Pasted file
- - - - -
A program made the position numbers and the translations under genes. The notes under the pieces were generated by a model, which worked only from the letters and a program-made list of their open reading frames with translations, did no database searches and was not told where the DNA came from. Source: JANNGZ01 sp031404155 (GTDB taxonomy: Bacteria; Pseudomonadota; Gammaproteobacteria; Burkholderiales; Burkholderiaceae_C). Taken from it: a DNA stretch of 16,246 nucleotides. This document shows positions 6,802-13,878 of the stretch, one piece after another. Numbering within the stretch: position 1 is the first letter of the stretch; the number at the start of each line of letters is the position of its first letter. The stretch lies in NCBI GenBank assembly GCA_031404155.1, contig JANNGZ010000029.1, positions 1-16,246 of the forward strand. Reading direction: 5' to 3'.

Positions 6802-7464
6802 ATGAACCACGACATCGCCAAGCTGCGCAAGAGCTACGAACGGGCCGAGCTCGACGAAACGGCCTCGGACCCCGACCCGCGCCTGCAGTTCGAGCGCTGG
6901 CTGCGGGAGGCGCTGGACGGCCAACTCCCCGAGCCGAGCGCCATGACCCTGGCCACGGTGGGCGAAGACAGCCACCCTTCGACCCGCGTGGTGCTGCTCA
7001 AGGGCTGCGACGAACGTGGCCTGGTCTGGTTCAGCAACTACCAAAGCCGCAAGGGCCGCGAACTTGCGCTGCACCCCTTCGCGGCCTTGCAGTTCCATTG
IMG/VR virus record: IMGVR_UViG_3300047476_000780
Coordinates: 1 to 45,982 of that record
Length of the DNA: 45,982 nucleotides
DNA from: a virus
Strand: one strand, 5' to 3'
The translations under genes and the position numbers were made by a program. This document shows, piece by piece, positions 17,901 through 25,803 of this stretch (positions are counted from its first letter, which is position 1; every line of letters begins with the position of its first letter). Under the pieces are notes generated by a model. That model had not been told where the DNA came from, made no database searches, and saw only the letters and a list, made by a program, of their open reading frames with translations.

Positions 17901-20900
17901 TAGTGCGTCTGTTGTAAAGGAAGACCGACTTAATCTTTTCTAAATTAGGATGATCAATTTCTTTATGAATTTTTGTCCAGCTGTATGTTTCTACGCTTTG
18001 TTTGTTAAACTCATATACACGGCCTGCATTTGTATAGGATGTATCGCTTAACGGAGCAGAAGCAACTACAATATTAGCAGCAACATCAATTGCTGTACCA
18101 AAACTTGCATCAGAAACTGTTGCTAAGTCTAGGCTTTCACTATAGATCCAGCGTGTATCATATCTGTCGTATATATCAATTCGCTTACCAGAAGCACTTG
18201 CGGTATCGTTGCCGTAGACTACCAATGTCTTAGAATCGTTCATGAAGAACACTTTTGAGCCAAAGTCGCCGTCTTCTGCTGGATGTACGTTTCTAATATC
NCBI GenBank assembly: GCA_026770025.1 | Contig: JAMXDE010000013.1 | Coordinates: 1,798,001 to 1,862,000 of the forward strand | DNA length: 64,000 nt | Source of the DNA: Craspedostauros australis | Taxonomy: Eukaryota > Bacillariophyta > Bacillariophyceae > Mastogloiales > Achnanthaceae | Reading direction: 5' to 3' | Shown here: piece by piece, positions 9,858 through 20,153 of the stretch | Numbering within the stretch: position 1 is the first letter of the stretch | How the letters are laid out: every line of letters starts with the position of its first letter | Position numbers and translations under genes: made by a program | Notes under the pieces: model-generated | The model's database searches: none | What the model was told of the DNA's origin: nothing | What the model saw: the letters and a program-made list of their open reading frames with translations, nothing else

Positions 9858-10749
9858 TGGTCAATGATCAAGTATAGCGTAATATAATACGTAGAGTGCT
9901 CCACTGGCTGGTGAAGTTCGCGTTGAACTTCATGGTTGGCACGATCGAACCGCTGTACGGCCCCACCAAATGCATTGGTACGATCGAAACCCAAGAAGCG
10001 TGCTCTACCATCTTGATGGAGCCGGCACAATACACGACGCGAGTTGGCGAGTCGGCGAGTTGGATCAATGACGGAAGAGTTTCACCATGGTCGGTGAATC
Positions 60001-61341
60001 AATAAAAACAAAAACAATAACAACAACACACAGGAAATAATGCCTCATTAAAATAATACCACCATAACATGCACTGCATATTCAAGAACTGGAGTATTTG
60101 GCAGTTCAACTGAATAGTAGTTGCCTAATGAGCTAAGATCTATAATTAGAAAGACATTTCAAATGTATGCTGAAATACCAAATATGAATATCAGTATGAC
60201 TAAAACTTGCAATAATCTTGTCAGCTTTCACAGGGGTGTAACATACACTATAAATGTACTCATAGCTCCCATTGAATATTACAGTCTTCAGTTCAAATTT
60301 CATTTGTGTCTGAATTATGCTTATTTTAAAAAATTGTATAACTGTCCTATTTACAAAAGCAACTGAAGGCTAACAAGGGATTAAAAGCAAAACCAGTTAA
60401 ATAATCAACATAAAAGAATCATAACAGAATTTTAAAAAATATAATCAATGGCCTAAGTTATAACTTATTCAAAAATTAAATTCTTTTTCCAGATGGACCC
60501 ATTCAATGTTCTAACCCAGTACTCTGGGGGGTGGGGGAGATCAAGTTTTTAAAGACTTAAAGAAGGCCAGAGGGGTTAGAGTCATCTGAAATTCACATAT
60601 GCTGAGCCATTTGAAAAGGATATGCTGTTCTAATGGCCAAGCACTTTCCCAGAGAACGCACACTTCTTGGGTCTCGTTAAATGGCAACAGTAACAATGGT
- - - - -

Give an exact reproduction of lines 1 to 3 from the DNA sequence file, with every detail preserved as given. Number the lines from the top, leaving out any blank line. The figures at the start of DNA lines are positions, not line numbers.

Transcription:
A program made the position numbers and the translations under genes. The notes under the pieces were generated by a model, which worked only from the letters and a program-made list of their open reading frames with translations, did no database searches and was not told where the DNA came from. Source: JANNGZ01 sp031404155 (GTDB taxonomy: Bacteria; Pseudomonadota; Gammaproteobacteria; Burkholderiales; Burkholderiaceae_C). Taken from it: a DNA stretch of 16,246 nucleotides. This document shows positions 6,802-13,878 of the stretch, one piece after another. Numbering within the stretch: position 1 is the first letter of the stretch; the number at the start of each line of letters is the position of its first letter. The stretch lies in NCBI GenBank assembly GCA_031404155.1, contig JANNGZ010000029.1, positions 1-16,246 of the forward strand. Reading direction: 5' to 3'.

Positions 6802-7464
6802 ATGAACCACGACATCGCCAAGCTGCGCAAGAGCTACGAACGGGCCGAGCTCGACGAAACGGCCTCGGACCCCGACCCGCGCCTGCAGTTCGAGCGCTGG